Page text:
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Why were the black US citizens able to secure civil rights in the years 1941 to 1960? Free essay! Download now

Home > GCSE > History > Why were the black US citizens able to secure civil rights in the years 1941 to 1960?

Why were the black US citizens able to secure civil rights in the years 1941 to 1960?

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Downloads to date: N/A | Words: 600 | Submitted: 22-Nov-2009
Spelling accuracy: N/A | Number of pages: | Filetype: Word .doc

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Through peaceful protests and bringing up their case through the court system to the Supreme Court and getting a judgement which over ruled the federal courts, the Black US citizens were able to secure improved civil rights in the years 1941 1960.

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In 1942, CORE was set up to protest peacefully in hope of improving civil rights for Black Americans. Around the same time, the Black press set up the ‘Double V Campaign’ which hoped to gain victory at home as well as on the battle fields.
By the end of WWII, the membership of the NAACP has risen rapidly. The war was against a racist state (Nazi Germany) which gave the Black Americans a perfect timing to try to improve their civil rights.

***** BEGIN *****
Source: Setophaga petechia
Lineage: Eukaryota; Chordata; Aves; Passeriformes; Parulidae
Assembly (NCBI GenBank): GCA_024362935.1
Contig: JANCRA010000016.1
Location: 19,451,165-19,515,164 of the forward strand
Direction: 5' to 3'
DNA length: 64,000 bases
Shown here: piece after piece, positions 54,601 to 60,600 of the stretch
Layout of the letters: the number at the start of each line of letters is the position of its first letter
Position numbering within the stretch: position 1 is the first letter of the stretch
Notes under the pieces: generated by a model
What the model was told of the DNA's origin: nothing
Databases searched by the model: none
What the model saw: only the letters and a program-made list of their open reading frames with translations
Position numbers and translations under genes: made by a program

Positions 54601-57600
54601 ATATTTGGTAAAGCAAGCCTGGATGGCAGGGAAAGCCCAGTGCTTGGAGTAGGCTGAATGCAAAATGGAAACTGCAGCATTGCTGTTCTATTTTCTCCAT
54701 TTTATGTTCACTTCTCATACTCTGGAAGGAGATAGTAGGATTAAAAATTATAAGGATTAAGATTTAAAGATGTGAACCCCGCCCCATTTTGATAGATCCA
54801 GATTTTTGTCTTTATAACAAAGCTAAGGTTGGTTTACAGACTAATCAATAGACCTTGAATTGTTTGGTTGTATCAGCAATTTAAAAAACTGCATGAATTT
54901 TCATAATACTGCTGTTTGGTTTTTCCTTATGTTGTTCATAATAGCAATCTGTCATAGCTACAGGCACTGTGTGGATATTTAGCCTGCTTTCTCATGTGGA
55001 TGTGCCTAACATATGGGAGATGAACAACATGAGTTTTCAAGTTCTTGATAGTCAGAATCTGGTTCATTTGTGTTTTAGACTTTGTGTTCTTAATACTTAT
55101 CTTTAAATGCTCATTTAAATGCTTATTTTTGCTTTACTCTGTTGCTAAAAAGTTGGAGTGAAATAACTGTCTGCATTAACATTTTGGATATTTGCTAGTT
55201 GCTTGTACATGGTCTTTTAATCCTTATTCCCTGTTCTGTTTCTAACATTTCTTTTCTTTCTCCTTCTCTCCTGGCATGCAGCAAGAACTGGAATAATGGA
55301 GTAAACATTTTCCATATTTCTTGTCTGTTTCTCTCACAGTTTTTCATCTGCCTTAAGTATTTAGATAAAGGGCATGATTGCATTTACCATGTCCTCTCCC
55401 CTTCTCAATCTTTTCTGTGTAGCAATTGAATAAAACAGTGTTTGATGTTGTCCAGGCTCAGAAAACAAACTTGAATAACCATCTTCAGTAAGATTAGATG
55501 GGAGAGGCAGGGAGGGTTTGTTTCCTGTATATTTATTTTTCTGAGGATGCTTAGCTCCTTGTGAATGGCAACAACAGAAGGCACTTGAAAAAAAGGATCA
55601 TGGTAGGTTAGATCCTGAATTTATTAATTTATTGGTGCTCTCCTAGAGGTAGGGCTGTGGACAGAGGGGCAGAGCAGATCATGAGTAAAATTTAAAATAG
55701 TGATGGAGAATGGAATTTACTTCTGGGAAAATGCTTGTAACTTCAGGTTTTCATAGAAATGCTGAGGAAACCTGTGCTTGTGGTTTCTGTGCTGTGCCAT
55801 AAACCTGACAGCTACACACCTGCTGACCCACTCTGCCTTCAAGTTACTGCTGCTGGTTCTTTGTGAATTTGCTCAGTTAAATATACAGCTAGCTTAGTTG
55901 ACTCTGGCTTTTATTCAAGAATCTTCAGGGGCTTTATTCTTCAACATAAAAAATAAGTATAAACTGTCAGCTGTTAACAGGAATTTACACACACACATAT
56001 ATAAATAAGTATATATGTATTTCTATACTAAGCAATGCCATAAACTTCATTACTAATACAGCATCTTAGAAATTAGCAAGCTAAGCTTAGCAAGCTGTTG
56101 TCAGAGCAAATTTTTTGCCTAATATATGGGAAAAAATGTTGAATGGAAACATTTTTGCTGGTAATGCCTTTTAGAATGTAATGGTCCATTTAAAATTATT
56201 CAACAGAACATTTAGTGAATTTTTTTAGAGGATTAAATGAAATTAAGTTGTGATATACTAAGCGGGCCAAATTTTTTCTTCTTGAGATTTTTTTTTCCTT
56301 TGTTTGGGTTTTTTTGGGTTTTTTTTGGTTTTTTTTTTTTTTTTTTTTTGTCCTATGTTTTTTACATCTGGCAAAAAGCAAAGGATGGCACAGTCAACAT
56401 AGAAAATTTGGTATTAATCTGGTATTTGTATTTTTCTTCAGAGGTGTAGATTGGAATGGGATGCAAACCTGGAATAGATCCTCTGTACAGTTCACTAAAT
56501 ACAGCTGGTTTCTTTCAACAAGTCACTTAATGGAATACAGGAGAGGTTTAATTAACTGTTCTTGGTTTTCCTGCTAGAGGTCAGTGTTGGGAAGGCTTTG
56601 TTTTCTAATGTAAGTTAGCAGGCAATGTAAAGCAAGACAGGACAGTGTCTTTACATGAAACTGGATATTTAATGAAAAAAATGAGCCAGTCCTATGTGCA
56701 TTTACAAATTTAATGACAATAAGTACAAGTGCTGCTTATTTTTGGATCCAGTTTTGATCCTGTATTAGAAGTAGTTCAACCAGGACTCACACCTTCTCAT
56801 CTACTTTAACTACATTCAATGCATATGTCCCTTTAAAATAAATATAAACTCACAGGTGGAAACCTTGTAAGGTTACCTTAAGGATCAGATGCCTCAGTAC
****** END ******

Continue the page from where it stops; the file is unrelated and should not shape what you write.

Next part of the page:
The improvements were challenged in the 1950s with two major incidents – Brown vs. Topeka in 1954 and Little Rock High School in 1957. In the Brown vs. Topeka case, lawyers led by Marshall from the NAACP brought the case through the court system, finally presenting the evidence to the Supreme Court. This was the first case to challenge segregation and it showed the first step of the NAACP’s hope to improve civil rights. Little Rock High School saw the President getting himself involved for the first time, as the media, showing the world what little basic human rights the Black Americans had, had shocked the world and America herself.
Again the Montgomery Bus Boycott (1955-1957) and the sit in at Greensboro (North Carolina) in 1960 showed the “economic power” of the Black Americans when they unite together. This peaceful protest had no immediate effect on the economic factor but in the long term, it showed that the Bus Company and the shops couldn’t survive without its Black customers and their White customers who supported the movement. The Montgomery Bus Boycott again demonstrated how the NAACP would bring the case through the court system to gain their ‘justice’.
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